It can be easy to overlook the fact that our digestive system contains over 70 per cent of the body’s immune system cells – making good digestive health vital when boosting your body’s ability to fend off infection. Eating a balanced diet (most nutritionists tend to agree a traditional Mediterranean is the model we should aspire to) is necessary for good digestive health and optimum immune function. Eating plenty of probiotic foods including natural yogurt, kefir (a fermented yogurt drink, available from health food shops), miso and sauerkraut or taking supplements (particularly after a course of antibiotics or stomach bug which can wipe out all your healthy bacteria) will help encourage healthy gut flora. You can also create a yogurt-style probiotic drink by adding milk or yogurt to powdered probiotics like YoGo Pro 2 Million Live Cultures Natural, £19.99 for 20 sachets.
3. Eat more porridge
Not only is this warming and filling, the beta glucan contained in porridge oats is a type of fibre with antimicrobial and antioxidant properties that researchers believe could enhance the immune system. It is not entirely clear how it works on immunity yet but one school of thought is that it enhances natural killer cell function making your body better able to fight off disease and infection. Head of Nutrition at Healthspan Rob Hobson says adding seasonal berries and seeds to your morning porridge will add to its immune-boosting vitamin and antioxidant levels.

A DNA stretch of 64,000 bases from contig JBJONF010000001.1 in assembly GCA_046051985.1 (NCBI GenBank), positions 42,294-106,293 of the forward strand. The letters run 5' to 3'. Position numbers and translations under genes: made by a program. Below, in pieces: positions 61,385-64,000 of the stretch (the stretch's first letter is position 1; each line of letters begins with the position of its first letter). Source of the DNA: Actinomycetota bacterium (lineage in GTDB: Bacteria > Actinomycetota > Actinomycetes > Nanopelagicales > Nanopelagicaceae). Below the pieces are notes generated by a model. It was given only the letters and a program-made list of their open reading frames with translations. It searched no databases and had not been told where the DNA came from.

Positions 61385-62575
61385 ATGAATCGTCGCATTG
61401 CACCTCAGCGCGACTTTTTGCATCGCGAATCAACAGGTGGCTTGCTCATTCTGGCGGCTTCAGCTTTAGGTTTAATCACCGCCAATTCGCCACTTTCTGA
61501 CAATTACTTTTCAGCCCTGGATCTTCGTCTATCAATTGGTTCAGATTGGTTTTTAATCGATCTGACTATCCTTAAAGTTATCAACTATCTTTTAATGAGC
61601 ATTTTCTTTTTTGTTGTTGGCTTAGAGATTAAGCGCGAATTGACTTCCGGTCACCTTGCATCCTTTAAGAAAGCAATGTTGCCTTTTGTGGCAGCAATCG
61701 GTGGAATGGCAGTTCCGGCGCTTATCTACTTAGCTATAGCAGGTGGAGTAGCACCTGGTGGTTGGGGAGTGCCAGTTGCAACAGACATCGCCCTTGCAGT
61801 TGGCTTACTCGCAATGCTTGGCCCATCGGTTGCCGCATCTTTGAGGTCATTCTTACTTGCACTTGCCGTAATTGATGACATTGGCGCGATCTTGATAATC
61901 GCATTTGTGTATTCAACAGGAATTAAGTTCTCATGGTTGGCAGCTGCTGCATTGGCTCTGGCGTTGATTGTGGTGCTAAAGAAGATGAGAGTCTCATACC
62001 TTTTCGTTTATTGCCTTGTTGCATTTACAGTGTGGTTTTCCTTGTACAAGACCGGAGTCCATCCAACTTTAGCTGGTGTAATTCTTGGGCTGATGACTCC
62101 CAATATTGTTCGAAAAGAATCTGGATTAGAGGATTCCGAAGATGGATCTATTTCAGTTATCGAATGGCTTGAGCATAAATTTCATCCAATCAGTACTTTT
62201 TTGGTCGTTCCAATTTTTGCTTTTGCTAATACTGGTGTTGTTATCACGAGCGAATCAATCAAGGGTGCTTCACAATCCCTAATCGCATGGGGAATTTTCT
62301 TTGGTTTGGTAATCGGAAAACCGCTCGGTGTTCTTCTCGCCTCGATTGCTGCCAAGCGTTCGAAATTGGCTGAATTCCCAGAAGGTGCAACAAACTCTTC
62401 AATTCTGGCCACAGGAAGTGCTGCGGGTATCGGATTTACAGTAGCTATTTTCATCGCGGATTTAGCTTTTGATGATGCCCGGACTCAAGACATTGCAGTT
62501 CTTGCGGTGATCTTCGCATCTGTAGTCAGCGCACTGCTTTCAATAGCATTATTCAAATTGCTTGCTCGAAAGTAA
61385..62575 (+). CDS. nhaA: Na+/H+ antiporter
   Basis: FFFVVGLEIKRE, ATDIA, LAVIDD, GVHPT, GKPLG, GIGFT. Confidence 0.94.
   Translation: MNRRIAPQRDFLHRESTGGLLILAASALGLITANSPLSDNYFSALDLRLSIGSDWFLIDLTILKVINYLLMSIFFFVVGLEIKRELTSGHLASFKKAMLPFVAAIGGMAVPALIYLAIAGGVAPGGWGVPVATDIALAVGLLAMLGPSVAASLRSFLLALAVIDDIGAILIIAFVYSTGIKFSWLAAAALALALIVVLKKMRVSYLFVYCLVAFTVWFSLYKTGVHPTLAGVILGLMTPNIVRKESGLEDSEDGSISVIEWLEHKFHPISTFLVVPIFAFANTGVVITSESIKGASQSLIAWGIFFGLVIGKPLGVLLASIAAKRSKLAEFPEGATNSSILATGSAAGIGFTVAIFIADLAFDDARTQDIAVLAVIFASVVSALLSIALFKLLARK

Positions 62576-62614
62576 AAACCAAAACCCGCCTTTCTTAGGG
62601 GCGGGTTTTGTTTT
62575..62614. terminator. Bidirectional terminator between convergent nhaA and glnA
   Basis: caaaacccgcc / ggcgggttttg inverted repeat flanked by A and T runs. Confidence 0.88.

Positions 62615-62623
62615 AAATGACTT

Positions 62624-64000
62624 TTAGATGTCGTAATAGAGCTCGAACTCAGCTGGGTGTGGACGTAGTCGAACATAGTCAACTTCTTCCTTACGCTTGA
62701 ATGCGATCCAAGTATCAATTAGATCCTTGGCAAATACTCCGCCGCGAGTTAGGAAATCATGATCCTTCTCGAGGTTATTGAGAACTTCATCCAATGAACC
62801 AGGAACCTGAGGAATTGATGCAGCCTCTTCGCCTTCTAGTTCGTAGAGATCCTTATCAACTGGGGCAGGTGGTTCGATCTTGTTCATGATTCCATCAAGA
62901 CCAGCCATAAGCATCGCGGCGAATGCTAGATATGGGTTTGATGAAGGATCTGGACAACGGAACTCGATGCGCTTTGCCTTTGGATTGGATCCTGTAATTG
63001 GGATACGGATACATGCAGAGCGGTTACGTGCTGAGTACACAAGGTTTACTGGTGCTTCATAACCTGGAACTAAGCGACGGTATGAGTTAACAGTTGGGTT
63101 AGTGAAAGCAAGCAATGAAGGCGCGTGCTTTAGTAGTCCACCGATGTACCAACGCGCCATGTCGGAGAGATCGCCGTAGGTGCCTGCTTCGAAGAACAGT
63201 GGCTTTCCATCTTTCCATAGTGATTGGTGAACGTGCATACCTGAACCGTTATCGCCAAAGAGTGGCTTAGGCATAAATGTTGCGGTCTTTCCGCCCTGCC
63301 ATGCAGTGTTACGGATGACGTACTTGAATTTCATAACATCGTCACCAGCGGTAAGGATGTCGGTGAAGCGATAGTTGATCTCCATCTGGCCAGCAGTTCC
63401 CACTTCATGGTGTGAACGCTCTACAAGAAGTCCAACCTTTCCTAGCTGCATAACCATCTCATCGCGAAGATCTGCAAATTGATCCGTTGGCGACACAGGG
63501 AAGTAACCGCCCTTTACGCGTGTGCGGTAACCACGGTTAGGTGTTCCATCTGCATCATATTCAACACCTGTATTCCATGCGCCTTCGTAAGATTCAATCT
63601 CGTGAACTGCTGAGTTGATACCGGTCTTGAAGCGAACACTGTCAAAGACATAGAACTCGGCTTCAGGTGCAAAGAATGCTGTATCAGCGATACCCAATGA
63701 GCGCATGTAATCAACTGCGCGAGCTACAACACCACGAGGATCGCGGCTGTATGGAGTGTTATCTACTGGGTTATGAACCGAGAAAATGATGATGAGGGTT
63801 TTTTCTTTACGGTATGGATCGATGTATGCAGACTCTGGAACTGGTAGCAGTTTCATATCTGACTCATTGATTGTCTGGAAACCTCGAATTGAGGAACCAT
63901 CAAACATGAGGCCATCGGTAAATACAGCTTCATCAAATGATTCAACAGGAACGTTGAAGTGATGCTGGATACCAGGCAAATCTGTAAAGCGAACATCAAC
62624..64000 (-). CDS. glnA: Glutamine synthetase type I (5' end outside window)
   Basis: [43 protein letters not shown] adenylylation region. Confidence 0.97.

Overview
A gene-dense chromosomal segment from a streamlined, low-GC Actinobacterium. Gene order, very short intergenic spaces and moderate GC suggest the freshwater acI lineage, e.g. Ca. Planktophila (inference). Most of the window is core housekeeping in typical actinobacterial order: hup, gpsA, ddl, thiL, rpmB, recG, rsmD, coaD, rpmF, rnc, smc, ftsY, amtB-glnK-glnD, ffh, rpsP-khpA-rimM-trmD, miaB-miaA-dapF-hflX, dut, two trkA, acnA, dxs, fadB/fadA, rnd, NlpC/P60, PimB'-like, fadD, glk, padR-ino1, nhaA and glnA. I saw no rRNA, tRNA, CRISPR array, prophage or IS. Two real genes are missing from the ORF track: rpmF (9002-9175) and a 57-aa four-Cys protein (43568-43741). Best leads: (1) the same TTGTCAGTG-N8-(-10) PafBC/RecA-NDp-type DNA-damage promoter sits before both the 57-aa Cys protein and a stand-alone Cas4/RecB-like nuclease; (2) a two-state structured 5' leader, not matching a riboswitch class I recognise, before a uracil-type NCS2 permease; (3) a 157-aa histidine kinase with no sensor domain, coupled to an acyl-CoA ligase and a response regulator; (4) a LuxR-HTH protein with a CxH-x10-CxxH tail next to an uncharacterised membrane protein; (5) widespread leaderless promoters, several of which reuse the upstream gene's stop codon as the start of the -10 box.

4. Have a cuppa
A component within ordinary tea and green tea called L-theanine has been found to prime the immune system to attack invading bacteria and viruses.vi Both of these teas are rich in antioxidants and polyphenols thought to have anti-inflammatory properties which can help boost the body’s immune system response. Research suggests drinking five cups a day is helpful. Stick with your preferred tea or try T+ Immunitea Green Tea with orange and blueberry, £3.69 from Holland & Barrett – a blend of green tea, Echinacea and ginseng with immunity-enhancing vitamin C. Or Yogi Echinacea Immune Support tea, £2.39 (available from health food stores).